A few days ago, I posted an article called “Maybe There’s More to This Than Just Trying to Meet Demand.” Among other things, I ask you to take a little time and a deep breath and think about what the future looked like. Towards the end I repeated a Mark Twain reputed quote; “It ain’t what you don’t know that gets you into trouble. It’s what you know for sure that just ain’t so.”
A day or two later Sam Rines, the Chief Economist of Avalon Advisors published one of his occasional notes with a few charts asking, “What if a vaccine does not alter the overall trajectory of the economy?”
Here’s a link to that note. Talk about hiding in plain sight and things you know that just ain’t so. Remember, we were in a recession before the pandemic. The Great Recession took us years and years to get over. So somehow, we’re going to get a vaccine, which we have to assume works and enough people take, and suddenly the economy is going to be okay. Better? Hell yes.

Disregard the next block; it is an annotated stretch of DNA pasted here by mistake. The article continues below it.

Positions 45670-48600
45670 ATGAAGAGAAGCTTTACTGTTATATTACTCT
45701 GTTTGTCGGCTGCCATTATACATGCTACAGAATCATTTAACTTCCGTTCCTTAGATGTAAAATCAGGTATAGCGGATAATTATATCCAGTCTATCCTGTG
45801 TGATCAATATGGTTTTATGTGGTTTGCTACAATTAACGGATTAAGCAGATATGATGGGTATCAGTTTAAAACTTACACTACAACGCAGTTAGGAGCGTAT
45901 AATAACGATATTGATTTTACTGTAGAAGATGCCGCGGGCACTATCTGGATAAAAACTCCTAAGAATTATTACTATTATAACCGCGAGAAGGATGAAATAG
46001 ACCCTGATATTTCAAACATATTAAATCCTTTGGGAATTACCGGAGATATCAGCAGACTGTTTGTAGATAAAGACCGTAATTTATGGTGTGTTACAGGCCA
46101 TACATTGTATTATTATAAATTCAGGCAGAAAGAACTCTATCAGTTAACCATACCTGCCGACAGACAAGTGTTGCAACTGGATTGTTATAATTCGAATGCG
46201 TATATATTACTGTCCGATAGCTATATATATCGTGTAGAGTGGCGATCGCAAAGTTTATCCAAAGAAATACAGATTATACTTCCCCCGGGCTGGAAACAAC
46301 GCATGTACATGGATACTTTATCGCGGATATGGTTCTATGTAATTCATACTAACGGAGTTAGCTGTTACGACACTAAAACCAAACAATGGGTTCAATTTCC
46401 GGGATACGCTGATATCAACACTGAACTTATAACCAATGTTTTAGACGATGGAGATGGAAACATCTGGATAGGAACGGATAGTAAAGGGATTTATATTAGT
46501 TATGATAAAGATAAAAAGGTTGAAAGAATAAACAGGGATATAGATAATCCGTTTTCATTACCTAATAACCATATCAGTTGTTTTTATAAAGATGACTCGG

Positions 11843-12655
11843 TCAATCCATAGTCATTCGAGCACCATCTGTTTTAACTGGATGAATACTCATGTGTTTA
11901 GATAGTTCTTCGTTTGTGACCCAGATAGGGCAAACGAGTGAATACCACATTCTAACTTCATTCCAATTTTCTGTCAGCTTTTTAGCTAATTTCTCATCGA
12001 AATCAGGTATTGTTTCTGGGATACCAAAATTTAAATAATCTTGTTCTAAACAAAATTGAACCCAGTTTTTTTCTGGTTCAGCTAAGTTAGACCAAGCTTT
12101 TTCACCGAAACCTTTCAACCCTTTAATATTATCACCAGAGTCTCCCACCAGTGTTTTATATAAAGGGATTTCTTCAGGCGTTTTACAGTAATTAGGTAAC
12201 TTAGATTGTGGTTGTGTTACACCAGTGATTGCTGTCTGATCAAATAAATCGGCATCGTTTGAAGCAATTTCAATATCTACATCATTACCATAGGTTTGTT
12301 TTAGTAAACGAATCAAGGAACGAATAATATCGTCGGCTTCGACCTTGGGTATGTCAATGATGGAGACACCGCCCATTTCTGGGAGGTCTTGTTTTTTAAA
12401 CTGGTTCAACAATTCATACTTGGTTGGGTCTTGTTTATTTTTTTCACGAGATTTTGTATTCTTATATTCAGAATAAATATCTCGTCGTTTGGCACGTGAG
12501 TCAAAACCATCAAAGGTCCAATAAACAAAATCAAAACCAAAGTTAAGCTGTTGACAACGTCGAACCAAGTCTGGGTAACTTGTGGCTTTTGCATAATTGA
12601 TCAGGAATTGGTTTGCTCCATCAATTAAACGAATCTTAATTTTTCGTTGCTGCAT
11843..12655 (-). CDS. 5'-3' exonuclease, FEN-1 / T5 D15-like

But the virus may have scrambled the economy in ways we don’t completely know yet, so why are we imagining that resolving the pandemic means suddenly the economy will be strong? Could it just sort of limp back into the recession we were already experiencing but be further beat up by a gigantic pandemic hangover?
How did I manage to confuse my personal pandemic recovery, where I can go to a bar, take my wife to dinner, have friends and family over and maybe even consider a vacation, with the economy recovering?
What does it mean if they are two separate issues? Think about it.
Two young fish, out on a morning swim, bump into an older fish. He says: ‘Morning boys, how’s the water?’ The younger fish nod in appreciation and swim on. A few minutes later, one looks to the other and says: ‘What the hell is water?
We’re all swimming in that water, but sometimes it’s hard to notice it.